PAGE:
Web 2.0 and programming tips from a library Web manager, What I Learned Today will cover blogs, rss, wikis, php programming and much more.
Friday, December 2
And the discussion continues
And now John has replied again.
The thing I love about this back and forth is that there is no bashing going on ... these two are using their blogs to have a professional discussion ... a discussion they could have on the phone ... but if they did it that way we'd never have had a chance to read it ... or comment on it ... don't you love this new trend?
John makes lots of great points in his response ... the one I liked the best is:
Telling an organization to entrust it’s livelihood to you without allowing them to look under the hood is not right. Even philosophically, it doesn’t jive with the idea of web 2.0.it just sums up everything he's been trying to say all along ... and the one thing I have been complaining about for the last 5 years. Why do I have to depend on people who know nothing of my organization to fix and enhance our catalog? Why do I have to spend hours on the phone with someone who obviously has a very minimal knowledge of HTML explaining to them that they have an extra tag that is messing up my layout ... why can't I go in there and remove the darn tag? -- sorry just ranting about a reoccurring problem we're having.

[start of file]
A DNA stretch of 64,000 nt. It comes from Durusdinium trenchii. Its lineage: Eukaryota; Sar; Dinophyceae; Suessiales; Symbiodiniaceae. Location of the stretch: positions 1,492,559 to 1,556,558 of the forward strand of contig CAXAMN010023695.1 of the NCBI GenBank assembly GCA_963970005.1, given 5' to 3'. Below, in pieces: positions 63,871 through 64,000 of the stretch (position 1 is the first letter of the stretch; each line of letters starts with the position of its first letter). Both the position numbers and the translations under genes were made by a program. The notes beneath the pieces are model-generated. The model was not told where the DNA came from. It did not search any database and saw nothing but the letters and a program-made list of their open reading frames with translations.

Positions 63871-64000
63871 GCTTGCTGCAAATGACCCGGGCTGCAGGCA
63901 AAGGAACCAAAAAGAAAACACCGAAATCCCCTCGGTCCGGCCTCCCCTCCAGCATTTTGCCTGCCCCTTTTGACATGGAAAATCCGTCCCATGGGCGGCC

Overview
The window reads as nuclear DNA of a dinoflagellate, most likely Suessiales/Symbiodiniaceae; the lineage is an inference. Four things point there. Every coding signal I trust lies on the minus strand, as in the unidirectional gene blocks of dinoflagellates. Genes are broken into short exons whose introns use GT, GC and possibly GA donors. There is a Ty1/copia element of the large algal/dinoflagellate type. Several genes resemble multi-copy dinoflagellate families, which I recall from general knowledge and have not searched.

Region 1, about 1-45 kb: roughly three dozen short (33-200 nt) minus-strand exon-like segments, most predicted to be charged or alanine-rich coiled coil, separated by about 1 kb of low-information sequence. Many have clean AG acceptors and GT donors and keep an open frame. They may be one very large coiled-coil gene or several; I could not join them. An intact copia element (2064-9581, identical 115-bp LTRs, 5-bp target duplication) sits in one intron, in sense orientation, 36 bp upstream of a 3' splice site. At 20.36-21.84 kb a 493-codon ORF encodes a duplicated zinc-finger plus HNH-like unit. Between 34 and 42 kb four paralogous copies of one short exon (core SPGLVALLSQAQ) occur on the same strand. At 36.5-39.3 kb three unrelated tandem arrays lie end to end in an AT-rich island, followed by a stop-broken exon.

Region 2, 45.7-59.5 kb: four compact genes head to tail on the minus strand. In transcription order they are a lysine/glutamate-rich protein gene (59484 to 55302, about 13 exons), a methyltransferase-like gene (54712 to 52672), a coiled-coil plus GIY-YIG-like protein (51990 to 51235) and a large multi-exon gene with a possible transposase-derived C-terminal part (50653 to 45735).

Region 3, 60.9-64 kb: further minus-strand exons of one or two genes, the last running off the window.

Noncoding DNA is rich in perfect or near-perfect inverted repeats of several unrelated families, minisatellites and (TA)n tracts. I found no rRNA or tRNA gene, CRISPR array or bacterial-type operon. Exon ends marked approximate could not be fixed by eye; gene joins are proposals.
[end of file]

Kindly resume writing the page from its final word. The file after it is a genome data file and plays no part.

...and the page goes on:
John also says:
In my opinion, the debate over how much we’ve been paying vendors is not important to this discussion and is probably counterproductive.Yes, but the amount we're paying does have something to do with it. We're shelling out money for products we're not 100% satisfied with and we keep shelling it out because changing means learning a new system and dealing with new problems ... what ever happened to you "you get what you pay for"? In an age where open-source technologies (that are as good if not better than the proprietary packages) are being churned out by the second, ILS vendors can't afford to charge what they're charging for what they're offering ... it just won't fly for long ... which is what I think John was saying:
What vendors need to be asking themselves is, “If we don’t change, will we still be in business?” I see rough times ahead for vendors as the gravy train comes screeching to a halt.Well that's it for my 2 cents on the subject ... I'm off to see what others are saying.